2000: MementoPosted: July 23, 2011
Memento, is another brilliant movie from a brilliant director, Christopher Nolan (Inception, The Dark Knight), along with help from his brother, Jonathan Nolan. Memento, focuses on the character, Leonard Shelby (Guy Pearce), who has short-term memory loss due to an incident in his life, therefore failing to produce new memories (anterograde amnesia). Through the use of notes written down and tattooed on his body, he goes through his day-to-day life, in search of the person who raped and murdered his wife.
Another well-thought and cleverly directed piece of film from Nolan, this movie occurs in different segments, with the first scene of the movie being the last scene of the story; and from here, it works its way backwards to the beginning of the story, piecing together the events that lead up to its preceding part of the story. And all the while through this, there are numerous scenes shown in black and white, which are in fact in chronological order, showing events soon after Leonard’s injury, as opposed to the rest of the movie. As you keep watching, you soon realise that the coloured scenes and the black & white scenes alternate, and soon enough clash half-way through the movie, bringing both storylines together as one. An incredibly clever way of depicting a story, which I imagine must have been quite difficult to correctly put together.
The first scene of the movie (the last scene of the story) shows Leonard having killed Teddy Gammell (Joe Pantoliano). As the story goes on, it shows Leonard acquainting with a woman, Natalie (Carrie-Anne Moss). All the time, Leonard uses the application of taking photographs of the people whom he meets, leaving little notes with these photos, within the 2-3 minute timeframe that he has before the new memory disappears from his knowledge of existence.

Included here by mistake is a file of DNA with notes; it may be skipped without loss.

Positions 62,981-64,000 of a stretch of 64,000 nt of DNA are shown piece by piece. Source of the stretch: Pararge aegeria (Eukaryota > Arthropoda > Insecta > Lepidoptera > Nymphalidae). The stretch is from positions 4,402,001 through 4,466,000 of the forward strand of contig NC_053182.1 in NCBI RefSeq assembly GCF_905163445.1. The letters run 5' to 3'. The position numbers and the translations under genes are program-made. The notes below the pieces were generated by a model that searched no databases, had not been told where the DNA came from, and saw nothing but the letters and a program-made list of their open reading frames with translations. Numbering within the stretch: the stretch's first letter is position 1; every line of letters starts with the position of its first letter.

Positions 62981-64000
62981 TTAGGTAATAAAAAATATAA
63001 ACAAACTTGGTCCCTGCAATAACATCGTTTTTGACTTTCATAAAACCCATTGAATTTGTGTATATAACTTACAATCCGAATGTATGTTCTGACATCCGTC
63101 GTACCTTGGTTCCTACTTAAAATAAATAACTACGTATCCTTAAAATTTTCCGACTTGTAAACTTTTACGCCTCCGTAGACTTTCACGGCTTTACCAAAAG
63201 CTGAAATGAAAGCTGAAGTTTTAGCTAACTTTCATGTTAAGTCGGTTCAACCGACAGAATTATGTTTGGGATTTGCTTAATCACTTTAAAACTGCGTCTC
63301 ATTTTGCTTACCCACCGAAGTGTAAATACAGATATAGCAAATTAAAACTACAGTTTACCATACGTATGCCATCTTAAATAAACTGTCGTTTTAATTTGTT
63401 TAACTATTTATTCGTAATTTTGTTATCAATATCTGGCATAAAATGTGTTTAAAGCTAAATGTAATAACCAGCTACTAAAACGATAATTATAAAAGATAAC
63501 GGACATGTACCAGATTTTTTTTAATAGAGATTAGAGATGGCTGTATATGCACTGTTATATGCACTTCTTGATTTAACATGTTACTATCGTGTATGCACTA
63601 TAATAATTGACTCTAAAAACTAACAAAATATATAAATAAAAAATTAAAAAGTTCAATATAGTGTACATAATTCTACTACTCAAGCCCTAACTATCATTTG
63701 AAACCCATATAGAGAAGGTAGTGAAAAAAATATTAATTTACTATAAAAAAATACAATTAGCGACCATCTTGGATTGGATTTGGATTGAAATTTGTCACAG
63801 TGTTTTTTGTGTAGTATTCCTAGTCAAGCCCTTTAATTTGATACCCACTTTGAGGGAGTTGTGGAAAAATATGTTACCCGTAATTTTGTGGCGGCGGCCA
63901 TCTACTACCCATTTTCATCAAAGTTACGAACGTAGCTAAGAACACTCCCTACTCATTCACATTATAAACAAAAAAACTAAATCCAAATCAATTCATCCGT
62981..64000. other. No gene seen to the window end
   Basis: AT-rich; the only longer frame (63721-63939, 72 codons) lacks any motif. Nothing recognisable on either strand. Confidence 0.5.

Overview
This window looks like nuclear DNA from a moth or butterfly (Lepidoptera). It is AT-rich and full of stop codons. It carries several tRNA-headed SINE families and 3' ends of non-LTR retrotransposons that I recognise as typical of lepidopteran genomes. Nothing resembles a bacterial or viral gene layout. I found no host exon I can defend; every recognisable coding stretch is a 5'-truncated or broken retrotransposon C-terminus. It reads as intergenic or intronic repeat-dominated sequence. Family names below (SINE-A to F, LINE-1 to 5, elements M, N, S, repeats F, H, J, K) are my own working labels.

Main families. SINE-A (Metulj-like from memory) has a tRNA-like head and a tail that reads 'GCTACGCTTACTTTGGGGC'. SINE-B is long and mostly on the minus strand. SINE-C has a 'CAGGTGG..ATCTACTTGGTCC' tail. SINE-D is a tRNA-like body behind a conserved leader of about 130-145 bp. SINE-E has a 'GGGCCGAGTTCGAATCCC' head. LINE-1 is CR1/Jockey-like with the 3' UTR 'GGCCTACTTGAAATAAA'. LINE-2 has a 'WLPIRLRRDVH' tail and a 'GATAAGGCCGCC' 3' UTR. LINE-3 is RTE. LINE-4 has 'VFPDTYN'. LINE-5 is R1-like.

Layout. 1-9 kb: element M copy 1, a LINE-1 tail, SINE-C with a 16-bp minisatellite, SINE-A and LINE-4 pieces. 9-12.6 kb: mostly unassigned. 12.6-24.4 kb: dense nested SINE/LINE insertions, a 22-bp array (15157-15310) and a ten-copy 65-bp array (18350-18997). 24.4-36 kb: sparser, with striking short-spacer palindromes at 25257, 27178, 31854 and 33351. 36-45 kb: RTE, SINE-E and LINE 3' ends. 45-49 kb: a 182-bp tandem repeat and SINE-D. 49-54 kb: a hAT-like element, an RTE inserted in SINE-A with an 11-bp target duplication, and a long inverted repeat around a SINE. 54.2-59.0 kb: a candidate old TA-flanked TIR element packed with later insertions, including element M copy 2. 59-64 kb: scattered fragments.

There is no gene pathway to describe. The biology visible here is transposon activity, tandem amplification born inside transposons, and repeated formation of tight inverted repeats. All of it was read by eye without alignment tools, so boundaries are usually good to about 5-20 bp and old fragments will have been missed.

As the movie goes on, the events continue to unfold, and as we get closer and closer to the first scene of the story (the final scene of the movie) we learn what is actually going on. For those of you who have scene the movie, you will know that at the end, it turns out that Leonard had in fact found the killer of his wife, whom he had killed over a year ago; and all the mean while, it was in fact he who killed his wife, with an insulin overdose (which he confused with the story of a made up patient with whom he believed he was involved with, who suffered from a unique and severe case of anterograde amnesia, Sammy Jankis). Leonard had somewhat created another reality to ignore this fact, and due to his amnesia, forgets the true events and everyday, beginning the same cycle, looking for the ‘killer of his wife’. Although, there are numerous suggestions for the ending as to why he leads the life he does every day of his life. It would seem that he realises this at the end, but as a result of his condition, fails to remember it.
Memento is perhaps one of the most complexly made movies I have ever seen; and for that, I love it. It requires you to stay alert throughout, having to think about what is going on. As one scene finishes, you see its preceding scene, which overlaps with the scene you have just watched, allowing you to realise the scenes are linked, concurrently, somewhat resembling the memory of an amnesiac, being confusing and having memories missing, thus making little sense. This is another movie that really makes you think once you’ve watched it, with it questioning reality and what you believe to be real.
It allows us to live the life of someone experiencing anterograde amnesia, but with an amazing twist to their life, which in effect, really makes you think about the weirdly wonderful, yet sometimes unfortunate, way in which the human mind works, whilst at the same time leaving the audience thinking about what is real and what isn’t. The story also leaves a lot of areas open for debate. This movie very much concerns the idea of creating another life, to deny the facts of a true life that was lived to be able to cope with living. And although similar to other movies, this movie manages to do this in a very unique and intriguing manner, which I loved. With great performances and a brilliantly designed storyline, it’s just another classic from Christopher Nolan.
By Manpreet Singh
- 1999: The Matrix (moviehart.wordpress.com)
- 1995: Toy Story (moviehart.wordpress.com)
- 1993: Schindler’s List (moviehart.wordpress.com)
- Michael Caine, You Still Haven’t Given Up On Batman. Never! (moviehart.wordpress.com)